Talk:Learning patterns/Digitizing archival records
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Hi Harej, I think it might be worthwhile to do some workaround on some of the recommendations.
- The quality of the scan depends a lot on the type of document you're scanning and on the type of device you're scanning with. For simple, plain text, 300DPI is more than enough to comply with the needs you have inside Wikipedia (such as getting an acceptable OCR), more than that is not necessary and might get the whole process heavier and slower without creating any extra value. 600DPI might be reasonable when you're doing a rare book with illustrations, or a document that has a lot of information, or a poster or another type of document, but definitely not for text. It would be interesting also to create some sort of table on how to calculate DPI when you are not using a table scanner and are using other type of devices, such as the info that is here on how to calculate DPI when using a different technology. In any case, it might be a good idea to establish "minimum quality settings" to ensure that there are different options for different users, based on the resources they have at that moment.
- This beginning might be a little bit intimidating for projects that aren't as big as the English Wikipedia: "For instance, a collection of over 120,000 records from the U.S. National Archives and Records Administration was uploaded to Wikimedia Commons, where they received over 1 billion views in 2013." I completely understand the point you're trying to make, but if you think about institutions that are smaller, they might not feel that their project is worthed to be inside here because they're not as big as that (which is contradictory with the example deployed --the Allende Archives, a collection of 40 documents, a small collection but a big one at the same time). Might be a good idea to leave that example but also include examples of smaller institutions / smaller collections / smaller countries / smaller groups of people!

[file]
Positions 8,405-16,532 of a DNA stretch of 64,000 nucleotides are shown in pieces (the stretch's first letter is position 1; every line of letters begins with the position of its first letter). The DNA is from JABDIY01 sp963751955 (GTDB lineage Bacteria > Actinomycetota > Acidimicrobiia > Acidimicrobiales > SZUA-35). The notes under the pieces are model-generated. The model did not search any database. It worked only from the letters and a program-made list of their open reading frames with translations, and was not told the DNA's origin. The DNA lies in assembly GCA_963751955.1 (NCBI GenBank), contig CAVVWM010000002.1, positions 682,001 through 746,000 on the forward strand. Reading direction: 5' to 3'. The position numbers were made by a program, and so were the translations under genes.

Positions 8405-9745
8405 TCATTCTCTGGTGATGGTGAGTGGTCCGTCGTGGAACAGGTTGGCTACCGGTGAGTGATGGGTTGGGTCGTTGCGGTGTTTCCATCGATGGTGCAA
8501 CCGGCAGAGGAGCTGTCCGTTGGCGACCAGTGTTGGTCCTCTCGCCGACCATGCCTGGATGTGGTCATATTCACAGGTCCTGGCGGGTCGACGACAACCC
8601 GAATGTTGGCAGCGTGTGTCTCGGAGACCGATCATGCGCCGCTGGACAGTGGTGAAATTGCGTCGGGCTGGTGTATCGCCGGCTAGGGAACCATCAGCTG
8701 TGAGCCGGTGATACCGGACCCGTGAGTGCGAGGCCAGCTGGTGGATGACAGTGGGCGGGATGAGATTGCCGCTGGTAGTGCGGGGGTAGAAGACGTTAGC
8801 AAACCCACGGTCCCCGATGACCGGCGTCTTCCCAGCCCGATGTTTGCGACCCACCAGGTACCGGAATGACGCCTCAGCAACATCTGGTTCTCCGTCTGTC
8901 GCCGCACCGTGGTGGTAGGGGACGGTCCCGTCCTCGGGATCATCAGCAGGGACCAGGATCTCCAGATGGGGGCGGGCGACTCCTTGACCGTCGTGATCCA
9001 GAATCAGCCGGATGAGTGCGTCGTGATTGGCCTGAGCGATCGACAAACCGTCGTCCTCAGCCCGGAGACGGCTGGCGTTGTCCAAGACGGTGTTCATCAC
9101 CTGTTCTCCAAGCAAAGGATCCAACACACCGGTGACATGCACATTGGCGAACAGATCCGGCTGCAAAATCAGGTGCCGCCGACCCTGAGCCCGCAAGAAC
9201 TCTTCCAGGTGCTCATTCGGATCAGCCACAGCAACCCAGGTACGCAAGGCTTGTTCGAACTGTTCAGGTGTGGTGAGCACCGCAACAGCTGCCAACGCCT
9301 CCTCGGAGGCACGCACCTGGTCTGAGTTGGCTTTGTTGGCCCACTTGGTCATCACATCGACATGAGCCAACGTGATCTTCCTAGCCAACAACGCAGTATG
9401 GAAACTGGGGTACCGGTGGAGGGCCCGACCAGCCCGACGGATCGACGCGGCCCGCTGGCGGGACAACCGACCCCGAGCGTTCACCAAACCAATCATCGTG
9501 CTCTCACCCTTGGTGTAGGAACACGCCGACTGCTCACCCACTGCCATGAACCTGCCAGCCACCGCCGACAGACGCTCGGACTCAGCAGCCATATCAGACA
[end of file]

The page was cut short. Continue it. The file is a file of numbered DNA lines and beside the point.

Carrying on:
- Ensure acceptable copyright status: maybe it might be a good idea to use some of the existing resources to help determine this in a better way. It might even be a good idea to separate it in a different learning pattern, or be redirected to existing Wikipedia pages where there's a minimnal information on how to get a rights clearence. Just a suggestion!
- Upload to commons... and then categorize it right and link it ;) . This is a necessary step because even when the user is documenting level metadata correctly, if it's not linked properly it's difficult for people not used with Commons to find the document. Again, just a suggestion.
I'm not editing this directly because I think some of this recommendations might be worthwile to discuss a little bit further, thinking on the possibility of extending this pattern (and translate it and internationalize it). Astinson_(WMF) suggested I started this conversation with you to see if we can work together to expand this pattern. --Scann (talk) 21:36, 29 September 2016 (UTC)
- Scann, you are more than welcome to make modifications to the learning pattern. I wrote this not as an archivist (which I'm not) but as someone who has organized Wikipedia editing events. Any actual archival expertise is certainly welcome. harej (talk) 00:09, 4 October 2016 (UTC)
Proposal around "documenting digitization practices in Wikimedia communities"
Hi Harej, I wanted to reach again to ask for your feedback (and if you consider it appropiate, for your endorsement) to this proposal. Any comments will be more than welcome! --Scann (talk) 19:29, 21 November 2018 (UTC)